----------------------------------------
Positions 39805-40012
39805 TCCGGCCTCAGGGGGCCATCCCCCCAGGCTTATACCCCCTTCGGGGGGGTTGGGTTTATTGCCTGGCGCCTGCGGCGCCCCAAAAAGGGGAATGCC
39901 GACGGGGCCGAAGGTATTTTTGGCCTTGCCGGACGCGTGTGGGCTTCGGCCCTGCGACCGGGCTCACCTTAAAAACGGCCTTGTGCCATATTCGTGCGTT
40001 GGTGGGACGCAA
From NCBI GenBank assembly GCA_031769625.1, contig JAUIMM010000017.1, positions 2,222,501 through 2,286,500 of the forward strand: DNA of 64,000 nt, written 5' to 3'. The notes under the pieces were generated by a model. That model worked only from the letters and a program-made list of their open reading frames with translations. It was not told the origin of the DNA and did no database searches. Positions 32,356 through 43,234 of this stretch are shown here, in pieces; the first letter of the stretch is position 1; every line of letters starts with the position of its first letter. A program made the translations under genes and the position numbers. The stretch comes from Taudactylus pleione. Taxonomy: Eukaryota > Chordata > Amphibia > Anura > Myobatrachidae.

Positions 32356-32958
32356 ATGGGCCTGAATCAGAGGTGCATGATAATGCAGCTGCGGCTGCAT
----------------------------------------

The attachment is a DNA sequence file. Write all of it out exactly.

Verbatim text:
Positions 39805-40012
39805 TCCGGCCTCAGGGGGCCATCCCCCCAGGCTTATACCCCCTTCGGGGGGGTTGGGTTTATTGCCTGGCGCCTGCGGCGCCCCAAAAAGGGGAATGCC
39901 GACGGGGCCGAAGGTATTTTTGGCCTTGCCGGACGCGTGTGGGCTTCGGCCCTGCGACCGGGCTCACCTTAAAAACGGCCTTGTGCCATATTCGTGCGTT
40001 GGTGGGACGCAA
From NCBI GenBank assembly GCA_031769625.1, contig JAUIMM010000017.1, positions 2,222,501 through 2,286,500 of the forward strand: DNA of 64,000 nt, written 5' to 3'. The notes under the pieces were generated by a model. That model worked only from the letters and a program-made list of their open reading frames with translations. It was not told the origin of the DNA and did no database searches. Positions 32,356 through 43,234 of this stretch are shown here, in pieces; the first letter of the stretch is position 1; every line of letters starts with the position of its first letter. A program made the translations under genes and the position numbers. The stretch comes from Taudactylus pleione. Taxonomy: Eukaryota > Chordata > Amphibia > Anura > Myobatrachidae.

Positions 32356-32958
32356 ATGGGCCTGAATCAGAGGTGCATGATAATGCAGCTGCGGCTGCAT